Among the more than 300 objects in “Buckminster Fuller: Starting with the Universe,” visions of dome-covered, climate-controlled cities, three-wheeled, bullet-shaped cars and hexagonal housing models might seem more like manna for sci-fi nerds than part of a blueprint for sustainability. The traveling exposition details the legacy of R. Buckminster “Bucky” Fuller from simplistic pencil sketches of futuristic, towering “lightful” houses designed for a rapidly growing population to Fuller’s geodesic dome from the 1967 Montreal Expo. A self-described “comprehensive anticipatory design scientist,” Fuller blended disciplines including geometry, engineering and architecture to design housing and machines that create more with less. In this vein, it isn’t surprising that Fuller once declared automobile industrialist Henry Ford one of the greatest contemporary artists. Fuller emulated Ford’s scientific mass-production technique, but used it to plan mass housing, economical distribution of resources and raising the standard of living. He thus became a bit of a counterculture icon, forming lifelong partnerships with Greenwich Village artists like Isamu Noguchi. In many displays of Fuller’s architecture, function is enhanced by the beauty of design. Hundreds of triangles are linked to form Fuller’s geodesic dome, creating a striking display but also a structure that is self-sustained by equal distribution of weight and pressure. A model of Fuller’s 1927 Dymaxion house shows a six-sided, shiny aluminum elevated house that looks like something out of the Jetsons. Fuller’s inventions were born out of a recognition, following several crises in the last century, that humanity’s resources are limited. As stocks crash, oil wells dry up and the threat of global warming looms, current viewers will likely see that Bucky Fuller solved problems well ahead of their time. (Ben Broeren)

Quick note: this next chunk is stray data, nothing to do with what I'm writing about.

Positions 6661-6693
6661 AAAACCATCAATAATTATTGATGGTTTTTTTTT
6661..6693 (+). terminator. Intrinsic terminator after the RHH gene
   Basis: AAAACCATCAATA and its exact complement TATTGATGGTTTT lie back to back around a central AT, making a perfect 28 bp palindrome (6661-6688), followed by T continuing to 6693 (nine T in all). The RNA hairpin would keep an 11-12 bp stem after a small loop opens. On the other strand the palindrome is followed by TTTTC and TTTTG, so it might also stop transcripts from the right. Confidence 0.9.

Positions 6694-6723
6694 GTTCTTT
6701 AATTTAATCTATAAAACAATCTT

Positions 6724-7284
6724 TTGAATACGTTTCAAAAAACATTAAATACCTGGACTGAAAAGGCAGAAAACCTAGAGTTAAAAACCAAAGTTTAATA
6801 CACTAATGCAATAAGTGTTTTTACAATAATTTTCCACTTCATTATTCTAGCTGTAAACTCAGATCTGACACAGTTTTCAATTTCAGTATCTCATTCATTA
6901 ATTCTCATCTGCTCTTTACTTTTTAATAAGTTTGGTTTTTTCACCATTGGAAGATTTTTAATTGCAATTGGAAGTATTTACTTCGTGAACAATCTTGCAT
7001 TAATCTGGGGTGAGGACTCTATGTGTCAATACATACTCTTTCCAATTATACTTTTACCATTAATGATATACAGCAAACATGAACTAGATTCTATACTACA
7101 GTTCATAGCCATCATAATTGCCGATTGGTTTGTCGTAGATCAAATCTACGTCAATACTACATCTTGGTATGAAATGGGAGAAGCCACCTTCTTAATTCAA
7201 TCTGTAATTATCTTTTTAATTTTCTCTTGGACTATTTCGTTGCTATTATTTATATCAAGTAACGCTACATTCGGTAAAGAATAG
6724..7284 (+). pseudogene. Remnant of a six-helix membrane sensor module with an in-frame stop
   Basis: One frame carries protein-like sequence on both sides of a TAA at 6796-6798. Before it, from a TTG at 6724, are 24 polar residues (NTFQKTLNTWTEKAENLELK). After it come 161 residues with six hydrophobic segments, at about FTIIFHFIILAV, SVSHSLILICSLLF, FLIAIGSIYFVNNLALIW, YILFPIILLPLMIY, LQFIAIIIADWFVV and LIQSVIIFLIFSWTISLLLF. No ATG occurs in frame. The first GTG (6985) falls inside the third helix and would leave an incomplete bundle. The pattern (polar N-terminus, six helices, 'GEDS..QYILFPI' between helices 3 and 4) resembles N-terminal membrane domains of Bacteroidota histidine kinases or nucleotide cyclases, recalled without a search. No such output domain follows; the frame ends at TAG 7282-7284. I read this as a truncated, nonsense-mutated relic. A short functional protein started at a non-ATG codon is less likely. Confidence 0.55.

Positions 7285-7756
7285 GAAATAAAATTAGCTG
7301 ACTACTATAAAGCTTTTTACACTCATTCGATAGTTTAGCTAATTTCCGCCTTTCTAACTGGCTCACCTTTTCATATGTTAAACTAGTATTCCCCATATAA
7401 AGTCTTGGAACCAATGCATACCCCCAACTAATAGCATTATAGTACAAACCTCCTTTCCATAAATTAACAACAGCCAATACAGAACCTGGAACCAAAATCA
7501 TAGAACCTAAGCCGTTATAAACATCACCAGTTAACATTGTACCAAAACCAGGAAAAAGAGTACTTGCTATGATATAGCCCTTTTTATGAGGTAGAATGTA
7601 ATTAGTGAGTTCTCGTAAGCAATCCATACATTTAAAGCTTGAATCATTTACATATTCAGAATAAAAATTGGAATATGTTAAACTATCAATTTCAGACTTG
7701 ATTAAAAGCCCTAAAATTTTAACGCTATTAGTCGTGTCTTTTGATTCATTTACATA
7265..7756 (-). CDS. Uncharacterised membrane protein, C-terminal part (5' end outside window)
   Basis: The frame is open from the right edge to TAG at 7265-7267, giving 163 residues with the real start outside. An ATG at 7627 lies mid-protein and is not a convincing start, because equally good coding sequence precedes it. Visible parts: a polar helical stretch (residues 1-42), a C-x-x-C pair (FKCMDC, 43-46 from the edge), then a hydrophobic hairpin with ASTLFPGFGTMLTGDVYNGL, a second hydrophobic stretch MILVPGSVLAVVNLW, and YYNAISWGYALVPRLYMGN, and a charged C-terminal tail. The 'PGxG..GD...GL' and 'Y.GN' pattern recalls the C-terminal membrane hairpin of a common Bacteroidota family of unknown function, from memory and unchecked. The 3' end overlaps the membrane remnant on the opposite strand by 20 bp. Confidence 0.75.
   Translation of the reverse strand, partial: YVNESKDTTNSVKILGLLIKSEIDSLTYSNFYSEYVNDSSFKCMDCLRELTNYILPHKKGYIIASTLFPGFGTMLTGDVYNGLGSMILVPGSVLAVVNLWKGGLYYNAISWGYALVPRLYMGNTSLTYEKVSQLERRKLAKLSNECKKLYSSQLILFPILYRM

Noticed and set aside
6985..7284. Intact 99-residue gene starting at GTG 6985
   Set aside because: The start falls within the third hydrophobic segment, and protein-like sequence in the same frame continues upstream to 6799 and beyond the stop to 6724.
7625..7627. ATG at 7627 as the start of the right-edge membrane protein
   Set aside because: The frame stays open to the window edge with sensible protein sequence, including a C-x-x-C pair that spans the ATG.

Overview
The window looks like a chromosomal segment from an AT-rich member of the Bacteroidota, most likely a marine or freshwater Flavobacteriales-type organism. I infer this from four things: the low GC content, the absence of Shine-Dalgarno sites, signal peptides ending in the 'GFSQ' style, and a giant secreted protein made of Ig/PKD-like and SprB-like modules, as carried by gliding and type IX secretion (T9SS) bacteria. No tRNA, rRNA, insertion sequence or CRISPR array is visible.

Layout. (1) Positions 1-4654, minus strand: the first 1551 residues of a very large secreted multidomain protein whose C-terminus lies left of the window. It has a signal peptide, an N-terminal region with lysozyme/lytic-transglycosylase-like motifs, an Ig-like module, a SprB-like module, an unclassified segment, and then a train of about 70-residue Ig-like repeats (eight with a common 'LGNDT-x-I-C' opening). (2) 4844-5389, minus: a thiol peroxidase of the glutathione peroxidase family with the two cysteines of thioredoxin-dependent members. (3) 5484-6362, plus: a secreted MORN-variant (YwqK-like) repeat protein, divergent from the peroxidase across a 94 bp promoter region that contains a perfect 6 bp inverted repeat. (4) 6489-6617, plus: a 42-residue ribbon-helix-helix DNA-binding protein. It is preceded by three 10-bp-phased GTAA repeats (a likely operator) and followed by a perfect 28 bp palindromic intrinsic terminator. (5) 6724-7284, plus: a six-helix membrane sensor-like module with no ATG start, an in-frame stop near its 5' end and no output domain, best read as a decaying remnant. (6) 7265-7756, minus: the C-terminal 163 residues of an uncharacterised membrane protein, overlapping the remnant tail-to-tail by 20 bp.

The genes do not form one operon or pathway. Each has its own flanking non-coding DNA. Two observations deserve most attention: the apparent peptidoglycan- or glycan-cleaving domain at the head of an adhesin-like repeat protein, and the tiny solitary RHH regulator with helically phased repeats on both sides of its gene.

Through June 21 at the Museum of Contemporary Art, 220 E. Chicago.